Alabama Gov. Robert Bentley late Friday signed a measure that makes small changes to the state’s anti-immigrant law. The move came a day after he signaled he might veto the measure because he found two key parts unacceptable, including a "scarlet letter" provision that would have branded many law-abiding immigrants as criminals.
Despite his reservations, Bentley said he signed the measure to “remove the distraction of immigration” from a special session of the Legislature he called this week, and allow what he called “progress made in the legislation to move forward.”
However, the changes in the original law, HB56, did nothing to address its fundamental flaws and creates a new distraction, said Olivia Turner, executive director of the ACLU of Alabama.
“Governor Bentley had the opportunity to send a message to lawmakers that the racial profiling, discrimination and fear these laws spark must be stopped,” Turner said. “Sadly, he declined. We are hopeful the courts will soon overturn these shameful measures once and for all.”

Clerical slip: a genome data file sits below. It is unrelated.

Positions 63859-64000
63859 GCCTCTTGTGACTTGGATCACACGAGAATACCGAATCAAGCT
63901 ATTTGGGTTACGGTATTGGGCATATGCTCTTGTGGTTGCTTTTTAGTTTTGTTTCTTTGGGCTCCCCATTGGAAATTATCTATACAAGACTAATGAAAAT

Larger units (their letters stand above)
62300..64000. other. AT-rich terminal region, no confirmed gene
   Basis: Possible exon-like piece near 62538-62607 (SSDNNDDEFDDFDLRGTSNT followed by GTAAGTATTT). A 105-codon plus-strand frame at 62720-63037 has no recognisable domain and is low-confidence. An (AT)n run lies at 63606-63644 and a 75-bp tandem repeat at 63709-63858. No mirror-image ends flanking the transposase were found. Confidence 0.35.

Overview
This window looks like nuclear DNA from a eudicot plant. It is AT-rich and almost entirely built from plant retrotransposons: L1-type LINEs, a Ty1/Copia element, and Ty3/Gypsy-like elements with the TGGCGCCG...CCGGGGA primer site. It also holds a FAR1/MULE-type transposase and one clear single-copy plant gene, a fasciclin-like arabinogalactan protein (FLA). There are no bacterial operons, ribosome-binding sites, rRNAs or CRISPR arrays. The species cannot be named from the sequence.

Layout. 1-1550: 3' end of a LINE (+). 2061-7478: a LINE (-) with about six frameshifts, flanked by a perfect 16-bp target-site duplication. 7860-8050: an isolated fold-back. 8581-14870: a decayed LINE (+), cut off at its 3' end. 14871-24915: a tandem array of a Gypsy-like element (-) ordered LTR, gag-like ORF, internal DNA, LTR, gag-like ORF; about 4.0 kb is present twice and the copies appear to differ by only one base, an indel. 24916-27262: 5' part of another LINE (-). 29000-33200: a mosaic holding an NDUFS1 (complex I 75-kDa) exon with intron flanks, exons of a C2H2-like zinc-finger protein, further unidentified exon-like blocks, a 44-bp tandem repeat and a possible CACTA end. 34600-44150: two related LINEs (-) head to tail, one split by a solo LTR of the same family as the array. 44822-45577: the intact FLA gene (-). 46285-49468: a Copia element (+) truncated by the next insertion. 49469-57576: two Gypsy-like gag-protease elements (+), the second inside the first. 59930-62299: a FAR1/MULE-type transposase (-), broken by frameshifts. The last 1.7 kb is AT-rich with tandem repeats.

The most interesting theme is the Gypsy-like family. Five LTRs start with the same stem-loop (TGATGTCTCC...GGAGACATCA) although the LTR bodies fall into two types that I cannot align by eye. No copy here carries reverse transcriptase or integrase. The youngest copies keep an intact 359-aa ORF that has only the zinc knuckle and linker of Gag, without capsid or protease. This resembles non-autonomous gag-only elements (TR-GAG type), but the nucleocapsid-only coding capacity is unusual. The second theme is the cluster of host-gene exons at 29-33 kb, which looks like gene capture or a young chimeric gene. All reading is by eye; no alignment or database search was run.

Bentley had told reporters Thursday he wanted lawmakers to address provisions in HB 56 that would require public schools to ask children about their status when they enrolled. He had also expressed reservations about a new requirement that the state Department of Homeland Security post online the names of undocumented immigrants who appear in state courts and the decisions made by judges who hear their cases. Advocates say this “scarlet letter” requirement is a way to intimidate judges while exposing immigrants to vigilantism.
The ACLU and a coalition of civil rights groups, along with the U.S. Justice Department, filed suit against HB56, large portions of which have been blocked by federal courts. The U.S. Court of Appeals for the 11th Circuit is expected to issue a ruling on the law, and a similar one from Georgia, after the U.S. Supreme Court issues its decision next month on the constitutionality of Arizona’s anti-immigrant law.
“It’s regrettable the governor ignored the urgent calls for change from educators, businesses and farmers who have seen how detrimental this law has been in so many parts of the state,” said Cecillia Wang, director of the ACLU Immigrants’ Rights Project. “We are hopeful the courts will show him the error of his ways.”
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Montgomery Advertiser: Alabama Immigration Law Changes Signed by Gov. Robert Bentley